Rachel is a reporter/contributor for the AJT and graduated from the University of Central Florida in Orlando. After post graduate work at Columbia University, she teaches writing at Georgia State and hosts/produces cable programming. She can currently be seen on Atlanta Interfaith Broadcasters.
Photo by Zyance, own work, CC BY-SA 2.5, https://commons.wikimedia.org/w/index.php?curid=1775643
Rosh Hashanah requires an abundance of apples and honey, and Atlanta residents can go straight to the orchards in the North Georgia mountains to get the freshest fruit.
Here are some of the closest and most popular options.
B.J. Reece Orchards
Family-run B.J. Reece offers a pick-your-own orchard behind the market near the bakery on the property. A $2 fee Monday through Friday gains access to the orchard, where you can mix any of 15 apple varieties to fill pre-purchased bags. The Granny Smith and Ozark Gold are some of the more popular varieties.
The price rises to $5 on the weekends, when you also can milk a cow and watch pig races. Other weekend activities, including wagon rides, a petting farm, cow train rides, ziplines and apple cannons, can be purchased in a package.
Hours: Monday-Saturday, 9 a.m. to 6 p.m.; Sunday, 1 to 6 p.m.; during apple-picking season, Aug. 26 to Oct. 29, 9 a.m. to 6 p.m. every day
One of the few all-organic apple farms in Georgia, Stover Mountain is open only by appointment. What sets this farm apart is its policy against chemical fertilizers, pesticides or insecticides. Stover Mountain relies on cover crops for the fertility of the apples. The Arkansas Blacks, Yates and Rambos are particularly popular.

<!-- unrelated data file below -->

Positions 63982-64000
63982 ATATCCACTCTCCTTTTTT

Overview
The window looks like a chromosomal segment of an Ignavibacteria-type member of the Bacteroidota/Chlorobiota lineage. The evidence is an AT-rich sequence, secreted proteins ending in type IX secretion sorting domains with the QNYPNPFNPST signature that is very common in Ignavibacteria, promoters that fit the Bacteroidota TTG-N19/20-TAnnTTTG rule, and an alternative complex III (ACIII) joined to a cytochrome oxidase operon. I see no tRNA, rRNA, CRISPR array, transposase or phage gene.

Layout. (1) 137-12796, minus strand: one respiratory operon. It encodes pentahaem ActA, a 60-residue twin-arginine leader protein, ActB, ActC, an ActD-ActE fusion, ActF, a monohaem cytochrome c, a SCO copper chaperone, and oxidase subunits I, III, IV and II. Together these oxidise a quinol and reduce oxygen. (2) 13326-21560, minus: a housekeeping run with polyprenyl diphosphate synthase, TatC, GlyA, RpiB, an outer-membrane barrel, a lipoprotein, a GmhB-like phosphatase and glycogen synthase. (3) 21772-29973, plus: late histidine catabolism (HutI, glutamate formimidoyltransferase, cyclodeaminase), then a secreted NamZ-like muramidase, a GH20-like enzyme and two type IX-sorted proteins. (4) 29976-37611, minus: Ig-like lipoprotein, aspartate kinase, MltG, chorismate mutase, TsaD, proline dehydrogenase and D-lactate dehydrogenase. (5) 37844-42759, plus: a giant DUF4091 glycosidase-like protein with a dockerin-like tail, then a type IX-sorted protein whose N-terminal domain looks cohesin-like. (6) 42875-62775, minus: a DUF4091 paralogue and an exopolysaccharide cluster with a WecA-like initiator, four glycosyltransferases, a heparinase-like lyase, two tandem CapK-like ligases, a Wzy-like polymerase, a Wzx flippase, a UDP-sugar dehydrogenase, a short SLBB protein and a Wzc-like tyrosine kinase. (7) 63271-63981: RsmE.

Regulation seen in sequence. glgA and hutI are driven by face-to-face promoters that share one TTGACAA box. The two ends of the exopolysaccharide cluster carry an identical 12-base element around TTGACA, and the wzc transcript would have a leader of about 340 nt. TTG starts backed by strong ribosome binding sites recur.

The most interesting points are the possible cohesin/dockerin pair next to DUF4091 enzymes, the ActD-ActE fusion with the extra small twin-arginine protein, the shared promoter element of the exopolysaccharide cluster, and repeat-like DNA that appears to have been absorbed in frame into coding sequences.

Hours: By appointment
3709 Big Creek Road, Ellijay, 706-276-2512
Mercier stands out among the cideries in Blue Ridge for its variety and hand-pressed beverages. The September apple-picking options range from sweeter Ambrosia and Cameo apples to the rarer Smokehouse, ideal for cider with an earthy flavor. The property has a deli serving lunch and dinner and a store for the hard cider and wine grown, pressed, fermented and bottled on site.
Hours: Daily, 7 a.m. to 6 p.m.; picking, Saturday and Sunday, 10 a.m. to 4 p.m.
Jaemor offers apple picking on select days and is known for the many other activities for those passing through. Cooking classes, farm-to-table dinners, and date night on the farm are available. More than 1,000 apple trees produce 14 varieties, including the Mutsu and Red Rome if picking in September.
Hours: Monday-Saturday, 7 a.m. to 6 p.m.; Sunday, 1 to 6 p.m.
Hillcrest offers a pick-your-own option during its Apple Pickin’ Jubilee festival weekends, when you also can watch the live bands, swimming pig races and cloggers. The festivals are held every weekend from Sept. 9 to Oct. 29, and admission is $12. Apple pickers will find everything from the popular Winesap apples to the less common Pinata variety, as well as the orchard’s other products. The bakery offers pastries such as apple cider doughnuts, and the farm market sells canned goods, honey and cider.
Hours: Daily, 9 a.m. to 6 p.m.; apple picking, Saturday-Sunday, 9 a.m. to 6 p.m.
Although Penland’s Apple House doesn’t offer a pick-your-own option, apples picked by the staff are made into various products. The apples also are for sale. Penland’s offers Red Delicious, Golden Delicious, Jonagold, Mutsu and Rome Beauty varieties this time of year. The jams, jellies, butters and pastries are among the popular apple creations.